Book Review: Delphine Dodd by S.P. Miskowski
Left on the roadside by their wayward and absconding mother, Delphine Dodd realizes this time is not like the others. She and her little sister, Olive, have been discarded on the side of the road like trash, only to find themselves floating aimlessly into the care of their unfamiliar grandmother. Set in the early settlement years before the First World War, S.P Miskowski weaves Delphine’s vivid recollections of her adolescence into a haunting dreamscape.
Once comfortably settled with their grandmother, Eve Alice, in her small and secluded cabin, Delphine and Olive graciously begin to submerge themselves in the Pacific Northwest landscape. In the shadow of Coffin Rock, where Delphine’s native ancestors were born, raised and buried, the girls begin learning the art of homemade remedies from their grandmother and the cycle of good and evil. Divided into two sections, the novella follows the girls’ life with their loving and knowledgeable grandmother whose small haven of a home has travesties lurking beyond the forest that will haunt Delphine into her adult life, into the second half of the book, where Delphine’s life is haunted by the ghosts of the living.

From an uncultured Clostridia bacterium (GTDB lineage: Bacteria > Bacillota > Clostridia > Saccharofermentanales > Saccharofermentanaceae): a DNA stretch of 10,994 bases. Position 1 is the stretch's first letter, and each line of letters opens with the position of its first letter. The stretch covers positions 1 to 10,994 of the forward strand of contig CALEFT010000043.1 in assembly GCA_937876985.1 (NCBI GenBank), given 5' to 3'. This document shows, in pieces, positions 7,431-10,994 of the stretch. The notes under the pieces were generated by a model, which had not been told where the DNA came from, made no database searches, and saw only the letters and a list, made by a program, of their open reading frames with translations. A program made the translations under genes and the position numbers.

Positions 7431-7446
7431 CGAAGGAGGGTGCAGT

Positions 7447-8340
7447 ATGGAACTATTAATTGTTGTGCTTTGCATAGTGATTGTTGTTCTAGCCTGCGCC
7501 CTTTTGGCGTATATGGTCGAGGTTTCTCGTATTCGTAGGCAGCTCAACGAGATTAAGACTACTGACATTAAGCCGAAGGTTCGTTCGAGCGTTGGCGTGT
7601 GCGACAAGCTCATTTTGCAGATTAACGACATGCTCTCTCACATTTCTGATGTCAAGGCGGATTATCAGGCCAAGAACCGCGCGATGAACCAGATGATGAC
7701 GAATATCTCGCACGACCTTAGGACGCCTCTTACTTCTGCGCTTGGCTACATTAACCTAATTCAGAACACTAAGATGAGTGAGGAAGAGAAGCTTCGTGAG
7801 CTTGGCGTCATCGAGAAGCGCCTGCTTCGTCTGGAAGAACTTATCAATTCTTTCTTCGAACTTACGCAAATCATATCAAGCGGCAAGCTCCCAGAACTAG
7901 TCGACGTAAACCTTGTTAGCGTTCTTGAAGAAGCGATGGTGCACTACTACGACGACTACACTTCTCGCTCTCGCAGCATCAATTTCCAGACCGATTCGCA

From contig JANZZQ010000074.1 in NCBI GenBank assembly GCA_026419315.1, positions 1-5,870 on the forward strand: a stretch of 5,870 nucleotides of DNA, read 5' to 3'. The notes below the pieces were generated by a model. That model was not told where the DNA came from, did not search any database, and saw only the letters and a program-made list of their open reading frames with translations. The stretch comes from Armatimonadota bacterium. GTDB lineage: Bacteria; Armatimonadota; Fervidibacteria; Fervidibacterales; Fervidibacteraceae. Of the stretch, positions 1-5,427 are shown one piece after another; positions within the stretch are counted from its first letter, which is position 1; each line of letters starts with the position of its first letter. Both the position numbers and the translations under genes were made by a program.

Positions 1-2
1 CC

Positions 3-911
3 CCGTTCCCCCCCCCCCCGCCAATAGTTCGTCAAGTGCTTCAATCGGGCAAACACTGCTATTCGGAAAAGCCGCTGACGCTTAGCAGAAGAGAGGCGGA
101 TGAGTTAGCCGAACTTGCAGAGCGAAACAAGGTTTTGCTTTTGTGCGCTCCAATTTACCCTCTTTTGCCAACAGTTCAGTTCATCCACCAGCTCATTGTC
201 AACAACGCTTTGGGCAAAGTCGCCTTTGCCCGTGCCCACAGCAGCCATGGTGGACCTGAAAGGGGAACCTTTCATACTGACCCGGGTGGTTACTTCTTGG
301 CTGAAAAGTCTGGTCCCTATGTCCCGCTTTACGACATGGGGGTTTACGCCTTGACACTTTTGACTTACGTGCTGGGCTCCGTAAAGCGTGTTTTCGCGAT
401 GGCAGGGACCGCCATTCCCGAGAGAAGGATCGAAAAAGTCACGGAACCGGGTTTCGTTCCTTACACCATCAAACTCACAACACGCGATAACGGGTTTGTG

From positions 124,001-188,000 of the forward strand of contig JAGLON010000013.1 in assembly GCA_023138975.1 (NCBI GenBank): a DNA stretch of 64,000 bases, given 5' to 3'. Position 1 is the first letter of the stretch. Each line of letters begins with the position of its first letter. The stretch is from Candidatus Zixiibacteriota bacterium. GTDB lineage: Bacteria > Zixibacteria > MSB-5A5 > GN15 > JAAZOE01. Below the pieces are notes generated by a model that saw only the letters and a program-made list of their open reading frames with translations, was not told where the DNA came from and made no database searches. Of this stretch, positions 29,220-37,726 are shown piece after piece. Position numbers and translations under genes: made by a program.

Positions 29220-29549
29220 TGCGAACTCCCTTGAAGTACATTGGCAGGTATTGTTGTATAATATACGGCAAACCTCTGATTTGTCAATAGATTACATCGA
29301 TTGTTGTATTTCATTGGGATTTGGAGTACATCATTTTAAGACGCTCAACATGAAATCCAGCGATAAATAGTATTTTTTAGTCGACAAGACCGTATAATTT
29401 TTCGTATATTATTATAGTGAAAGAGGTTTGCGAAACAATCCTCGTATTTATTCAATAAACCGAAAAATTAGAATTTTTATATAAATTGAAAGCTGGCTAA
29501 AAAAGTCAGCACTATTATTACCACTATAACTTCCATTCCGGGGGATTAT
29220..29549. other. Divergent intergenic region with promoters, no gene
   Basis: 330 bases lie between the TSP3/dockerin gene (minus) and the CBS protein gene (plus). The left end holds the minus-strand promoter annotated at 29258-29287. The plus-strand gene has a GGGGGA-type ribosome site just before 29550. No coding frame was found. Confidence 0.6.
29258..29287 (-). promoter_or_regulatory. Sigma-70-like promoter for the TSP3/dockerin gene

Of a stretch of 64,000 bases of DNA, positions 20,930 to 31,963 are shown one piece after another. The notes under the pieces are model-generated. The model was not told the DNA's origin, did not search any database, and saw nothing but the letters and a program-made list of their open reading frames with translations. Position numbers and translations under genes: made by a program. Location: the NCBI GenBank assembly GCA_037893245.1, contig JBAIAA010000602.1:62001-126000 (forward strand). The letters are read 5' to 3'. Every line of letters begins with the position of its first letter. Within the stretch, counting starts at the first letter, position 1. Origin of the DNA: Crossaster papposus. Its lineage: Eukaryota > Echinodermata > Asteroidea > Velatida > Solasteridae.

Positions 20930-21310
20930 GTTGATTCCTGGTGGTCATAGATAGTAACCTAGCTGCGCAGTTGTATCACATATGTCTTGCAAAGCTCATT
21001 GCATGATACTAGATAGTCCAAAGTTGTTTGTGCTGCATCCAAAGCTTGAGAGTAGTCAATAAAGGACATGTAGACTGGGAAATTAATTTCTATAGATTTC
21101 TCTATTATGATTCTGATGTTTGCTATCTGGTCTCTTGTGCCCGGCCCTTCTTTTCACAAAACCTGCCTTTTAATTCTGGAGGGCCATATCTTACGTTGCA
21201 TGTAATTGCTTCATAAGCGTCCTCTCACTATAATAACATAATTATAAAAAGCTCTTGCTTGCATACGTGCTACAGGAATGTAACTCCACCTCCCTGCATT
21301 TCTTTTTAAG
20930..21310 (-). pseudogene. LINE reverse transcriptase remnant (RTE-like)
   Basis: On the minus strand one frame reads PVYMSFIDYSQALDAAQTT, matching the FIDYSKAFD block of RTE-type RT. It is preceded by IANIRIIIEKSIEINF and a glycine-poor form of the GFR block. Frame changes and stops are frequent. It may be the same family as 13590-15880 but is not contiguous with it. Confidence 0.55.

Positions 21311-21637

S.P. Miskowski’s Delphine Dodd reads like an old family tale told by that old, wispy grandmother that had a strange wives-tale of a solution for whatever ailed you. Mysterious remedies, superstitions, talismans, ghosts, and evil in the flesh waft throughout the pages of Miskowski’s writing like a chill that tingles your spine. A gripping story with such a depth, you’re often left scrambling for the line that divides the dimensions between reality and the paranormal. Genuine and provoking, Delphine Dodd allows the reader to determine which is more haunting, the ghost of your past or the one in your present.